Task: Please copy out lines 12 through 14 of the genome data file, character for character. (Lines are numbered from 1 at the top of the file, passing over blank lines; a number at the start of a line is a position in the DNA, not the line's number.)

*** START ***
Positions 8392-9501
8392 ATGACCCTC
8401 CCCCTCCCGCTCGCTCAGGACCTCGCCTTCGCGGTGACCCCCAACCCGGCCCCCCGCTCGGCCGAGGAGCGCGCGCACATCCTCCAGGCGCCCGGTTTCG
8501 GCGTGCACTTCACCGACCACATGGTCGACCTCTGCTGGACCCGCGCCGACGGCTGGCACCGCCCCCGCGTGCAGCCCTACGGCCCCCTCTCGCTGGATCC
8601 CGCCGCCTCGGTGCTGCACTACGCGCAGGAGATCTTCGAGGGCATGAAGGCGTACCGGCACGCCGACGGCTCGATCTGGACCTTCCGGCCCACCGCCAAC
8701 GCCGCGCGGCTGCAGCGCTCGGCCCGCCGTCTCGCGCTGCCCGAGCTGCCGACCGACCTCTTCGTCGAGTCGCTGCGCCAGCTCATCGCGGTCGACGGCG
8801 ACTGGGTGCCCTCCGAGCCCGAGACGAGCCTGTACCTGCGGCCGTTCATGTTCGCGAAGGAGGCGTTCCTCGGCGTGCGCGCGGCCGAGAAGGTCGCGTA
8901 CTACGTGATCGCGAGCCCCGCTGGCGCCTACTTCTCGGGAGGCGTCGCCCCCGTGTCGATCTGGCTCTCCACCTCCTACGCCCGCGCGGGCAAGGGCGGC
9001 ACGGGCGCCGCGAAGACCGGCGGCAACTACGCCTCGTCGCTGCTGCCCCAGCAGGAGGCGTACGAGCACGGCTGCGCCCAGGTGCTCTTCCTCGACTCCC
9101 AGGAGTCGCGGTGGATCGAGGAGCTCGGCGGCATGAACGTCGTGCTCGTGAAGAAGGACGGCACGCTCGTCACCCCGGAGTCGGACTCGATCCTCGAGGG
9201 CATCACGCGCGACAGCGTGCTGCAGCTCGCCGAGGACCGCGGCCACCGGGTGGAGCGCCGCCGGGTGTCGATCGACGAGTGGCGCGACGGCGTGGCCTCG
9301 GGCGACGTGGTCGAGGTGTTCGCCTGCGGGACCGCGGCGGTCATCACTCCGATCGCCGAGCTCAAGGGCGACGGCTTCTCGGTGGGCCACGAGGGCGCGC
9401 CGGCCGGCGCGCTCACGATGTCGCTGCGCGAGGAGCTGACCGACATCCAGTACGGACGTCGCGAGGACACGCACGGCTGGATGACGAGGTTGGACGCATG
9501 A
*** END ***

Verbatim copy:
9301 GGCGACGTGGTCGAGGTGTTCGCCTGCGGGACCGCGGCGGTCATCACTCCGATCGCCGAGCTCAAGGGCGACGGCTTCTCGGTGGGCCACGAGGGCGCGC
9401 CGGCCGGCGCGCTCACGATGTCGCTGCGCGAGGAGCTGACCGACATCCAGTACGGACGTCGCGAGGACACGCACGGCTGGATGACGAGGTTGGACGCATG
9501 A